I’ve found that living spiritually in my own life means being present in the moment as I go through the day. Being conscious of the people around me and doing more giving than taking. Trying to see the positive rather than the negative and accepting life on life’s terms. Actual spiritual principles. It doesn’t require an artificial, drug-induced state of consciousness.
No one likes being told what to do or what to believe. I can’t get with being told that I have to do this or believe that or else this bad thing is going to happen to me. It’s never worked for me and it never will. But just like I don’t want to be told that, I will never tell another person that their beliefs are wrong or invalid. I may not like what your beliefs are but I respect your right to them. It is an inalienable human right to believe however you want.
That’s why as we understood Him is so important. Many people in the program call it having a higher power that you can do business with. A lot of addicts come into recovery very resistant to the idea of God and trying to tell any of us how to believe is going to turn us away from the program. Spirituality is a very personal thing. My sponsor told me at the beginning that what worked for him may not work for me and that there was nothing wrong with that.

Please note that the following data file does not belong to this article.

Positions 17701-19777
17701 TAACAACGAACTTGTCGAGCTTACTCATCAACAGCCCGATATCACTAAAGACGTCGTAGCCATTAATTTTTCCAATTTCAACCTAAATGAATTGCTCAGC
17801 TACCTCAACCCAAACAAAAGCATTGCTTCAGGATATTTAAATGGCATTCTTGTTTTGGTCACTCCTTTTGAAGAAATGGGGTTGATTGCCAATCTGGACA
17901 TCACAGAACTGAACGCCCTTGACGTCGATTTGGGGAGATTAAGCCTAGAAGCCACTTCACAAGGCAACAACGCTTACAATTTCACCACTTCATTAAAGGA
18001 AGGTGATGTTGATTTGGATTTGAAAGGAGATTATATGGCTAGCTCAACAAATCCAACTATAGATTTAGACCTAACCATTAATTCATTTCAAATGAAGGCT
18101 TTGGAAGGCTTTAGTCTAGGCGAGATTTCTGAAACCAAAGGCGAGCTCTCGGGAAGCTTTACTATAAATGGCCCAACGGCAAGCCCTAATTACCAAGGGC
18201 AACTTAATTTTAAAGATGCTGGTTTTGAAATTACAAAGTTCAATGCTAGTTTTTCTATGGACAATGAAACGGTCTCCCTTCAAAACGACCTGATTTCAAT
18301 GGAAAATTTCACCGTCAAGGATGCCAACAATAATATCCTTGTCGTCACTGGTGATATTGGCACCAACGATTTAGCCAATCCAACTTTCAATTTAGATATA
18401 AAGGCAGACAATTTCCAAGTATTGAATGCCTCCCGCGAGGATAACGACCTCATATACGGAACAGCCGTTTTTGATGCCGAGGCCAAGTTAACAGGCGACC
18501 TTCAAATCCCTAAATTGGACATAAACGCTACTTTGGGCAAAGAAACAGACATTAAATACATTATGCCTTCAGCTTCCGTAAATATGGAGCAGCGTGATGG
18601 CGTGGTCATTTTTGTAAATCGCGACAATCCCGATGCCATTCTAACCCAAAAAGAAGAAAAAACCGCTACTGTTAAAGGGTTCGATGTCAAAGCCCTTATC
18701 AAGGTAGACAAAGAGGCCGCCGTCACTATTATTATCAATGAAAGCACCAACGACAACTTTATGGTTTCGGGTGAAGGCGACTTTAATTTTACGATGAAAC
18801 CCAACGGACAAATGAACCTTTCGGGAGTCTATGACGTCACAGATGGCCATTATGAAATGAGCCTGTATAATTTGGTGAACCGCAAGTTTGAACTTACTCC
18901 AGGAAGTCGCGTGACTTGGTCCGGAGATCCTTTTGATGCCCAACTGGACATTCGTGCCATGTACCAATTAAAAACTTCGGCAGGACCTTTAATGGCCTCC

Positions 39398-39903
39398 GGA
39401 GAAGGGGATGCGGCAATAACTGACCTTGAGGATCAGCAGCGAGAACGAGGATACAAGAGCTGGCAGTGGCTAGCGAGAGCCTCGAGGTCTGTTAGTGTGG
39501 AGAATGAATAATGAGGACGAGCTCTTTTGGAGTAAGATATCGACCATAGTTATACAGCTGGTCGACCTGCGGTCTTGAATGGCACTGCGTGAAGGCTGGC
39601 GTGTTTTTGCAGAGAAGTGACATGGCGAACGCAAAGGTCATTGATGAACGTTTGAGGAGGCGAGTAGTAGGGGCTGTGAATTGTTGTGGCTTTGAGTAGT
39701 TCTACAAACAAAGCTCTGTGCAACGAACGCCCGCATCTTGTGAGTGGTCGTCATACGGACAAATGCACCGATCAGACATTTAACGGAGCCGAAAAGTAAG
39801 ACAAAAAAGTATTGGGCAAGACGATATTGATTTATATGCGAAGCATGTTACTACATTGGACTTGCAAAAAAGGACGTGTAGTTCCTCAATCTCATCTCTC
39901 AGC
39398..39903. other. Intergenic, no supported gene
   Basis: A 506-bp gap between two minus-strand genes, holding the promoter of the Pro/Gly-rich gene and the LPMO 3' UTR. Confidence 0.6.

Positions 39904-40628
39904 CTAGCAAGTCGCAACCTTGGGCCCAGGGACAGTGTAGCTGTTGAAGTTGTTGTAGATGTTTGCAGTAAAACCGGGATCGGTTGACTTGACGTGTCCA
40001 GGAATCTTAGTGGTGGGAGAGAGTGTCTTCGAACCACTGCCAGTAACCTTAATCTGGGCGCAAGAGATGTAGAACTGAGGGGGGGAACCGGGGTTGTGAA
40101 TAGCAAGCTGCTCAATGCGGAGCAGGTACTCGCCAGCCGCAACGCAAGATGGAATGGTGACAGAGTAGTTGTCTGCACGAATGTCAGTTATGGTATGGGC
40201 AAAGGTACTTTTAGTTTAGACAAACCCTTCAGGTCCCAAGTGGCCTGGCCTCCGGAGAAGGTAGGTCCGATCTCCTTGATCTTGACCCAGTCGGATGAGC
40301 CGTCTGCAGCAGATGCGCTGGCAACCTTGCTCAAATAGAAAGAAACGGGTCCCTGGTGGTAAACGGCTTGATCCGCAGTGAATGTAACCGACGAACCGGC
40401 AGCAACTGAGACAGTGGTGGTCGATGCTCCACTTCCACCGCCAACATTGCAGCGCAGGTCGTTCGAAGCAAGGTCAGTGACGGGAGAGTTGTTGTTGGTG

You don’t have to understand what or who your higher power is. One of my favorite lines in NA literature is from the book titled Living Clean: “The most important thing to understand about a Higher Power is that you ain’t it!” The only suggestion that is made to everyone is that this power be loving and kind, have our best interests at heart, and be greater than ourselves. That doesn’t mean that nothing bad is ever going to happen to us or that life is going to be easy once we turn our will and our lives over. What it does mean is that when we go through the inevitable difficult times in life, we have a source of strength to walk through them clean and sober.